The secondary endpoints included measuring the overall survival rate and the proportion of participants who were alive and did not experience any progression in their symptoms. This is referred to as progression-free survival, or PFS. Over the two-year course of treatment, 80% of the participants survived and the PFS rate was 55%.

The researchers noted that half of the 20 patients involved in the trial were older than 60, and therefore would be ineligible for treatment with a stem cell transplant. For this group, overall survival was the same, at 80%, and 50% had no signs of disease progression.

At the study’s one-year mark, the researchers shared interim data specifically measuring an immune response in the patients. This information was presented in a poster, titled “DC Vaccination Induces Antigen Specific Immune Responses in AML Patients: A 1-Year Interim Assessment,” at the 2019 American Society of Hemotology (ASH) Annual Meeting in Orlando, Fla.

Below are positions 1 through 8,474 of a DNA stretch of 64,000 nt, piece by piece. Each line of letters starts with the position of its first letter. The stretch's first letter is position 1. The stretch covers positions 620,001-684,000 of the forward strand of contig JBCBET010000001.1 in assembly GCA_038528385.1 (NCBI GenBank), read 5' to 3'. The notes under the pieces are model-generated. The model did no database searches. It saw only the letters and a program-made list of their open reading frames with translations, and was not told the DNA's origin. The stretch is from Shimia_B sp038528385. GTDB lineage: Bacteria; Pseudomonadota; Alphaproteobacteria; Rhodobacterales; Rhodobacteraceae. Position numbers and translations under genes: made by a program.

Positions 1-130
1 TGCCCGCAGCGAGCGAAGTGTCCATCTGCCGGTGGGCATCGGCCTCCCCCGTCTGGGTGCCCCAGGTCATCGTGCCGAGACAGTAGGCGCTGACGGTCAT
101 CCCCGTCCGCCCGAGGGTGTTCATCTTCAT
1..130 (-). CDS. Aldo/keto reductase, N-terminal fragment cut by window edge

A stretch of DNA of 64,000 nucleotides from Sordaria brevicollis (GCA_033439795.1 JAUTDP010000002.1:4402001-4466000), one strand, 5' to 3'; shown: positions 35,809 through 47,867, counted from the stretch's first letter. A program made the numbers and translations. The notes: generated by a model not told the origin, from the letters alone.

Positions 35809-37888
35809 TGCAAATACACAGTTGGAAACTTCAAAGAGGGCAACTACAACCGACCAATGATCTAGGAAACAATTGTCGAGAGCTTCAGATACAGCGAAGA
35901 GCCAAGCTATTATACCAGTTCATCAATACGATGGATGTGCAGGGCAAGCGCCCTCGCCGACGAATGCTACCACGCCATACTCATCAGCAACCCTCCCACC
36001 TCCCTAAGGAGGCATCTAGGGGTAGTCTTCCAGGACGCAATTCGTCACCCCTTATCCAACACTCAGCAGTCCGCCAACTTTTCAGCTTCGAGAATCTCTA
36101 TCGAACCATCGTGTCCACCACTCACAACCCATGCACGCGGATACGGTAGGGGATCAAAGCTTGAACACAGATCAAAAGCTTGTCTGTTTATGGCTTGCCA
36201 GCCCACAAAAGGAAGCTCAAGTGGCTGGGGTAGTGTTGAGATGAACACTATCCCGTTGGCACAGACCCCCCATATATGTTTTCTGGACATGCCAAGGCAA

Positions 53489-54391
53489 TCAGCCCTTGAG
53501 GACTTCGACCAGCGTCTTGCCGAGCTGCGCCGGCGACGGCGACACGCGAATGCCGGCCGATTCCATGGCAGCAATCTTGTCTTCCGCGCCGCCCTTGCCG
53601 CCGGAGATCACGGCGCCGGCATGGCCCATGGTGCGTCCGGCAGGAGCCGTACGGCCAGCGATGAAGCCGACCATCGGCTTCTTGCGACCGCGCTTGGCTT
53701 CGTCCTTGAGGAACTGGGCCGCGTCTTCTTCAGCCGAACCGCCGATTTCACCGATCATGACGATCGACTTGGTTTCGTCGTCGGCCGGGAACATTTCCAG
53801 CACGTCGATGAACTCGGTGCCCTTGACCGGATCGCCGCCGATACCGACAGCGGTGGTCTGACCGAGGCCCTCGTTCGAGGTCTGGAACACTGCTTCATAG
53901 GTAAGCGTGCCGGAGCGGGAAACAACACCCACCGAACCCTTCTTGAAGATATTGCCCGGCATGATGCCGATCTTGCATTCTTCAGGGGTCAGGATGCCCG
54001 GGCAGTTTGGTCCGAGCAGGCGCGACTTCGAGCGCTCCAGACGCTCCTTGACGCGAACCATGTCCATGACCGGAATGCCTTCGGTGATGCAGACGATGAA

At that point, eight of the 20 patients had relapsed, and two of them died due to disease progression. When researchers measured levels of immune activity, they found that six of those eight patients (75%) showed elevated levels of immune system activity, compared with only three of the 12 (25%) in remission. This was a potential indication that the vaccine was stimulating an immune response in these patients, and was therefore operating as intended.

Additionally, a majority of those relapses — five of the eight — occurred within the first 100 days of the study. The researchers believe they may have begun, on a molecular level, prior to the start of the study.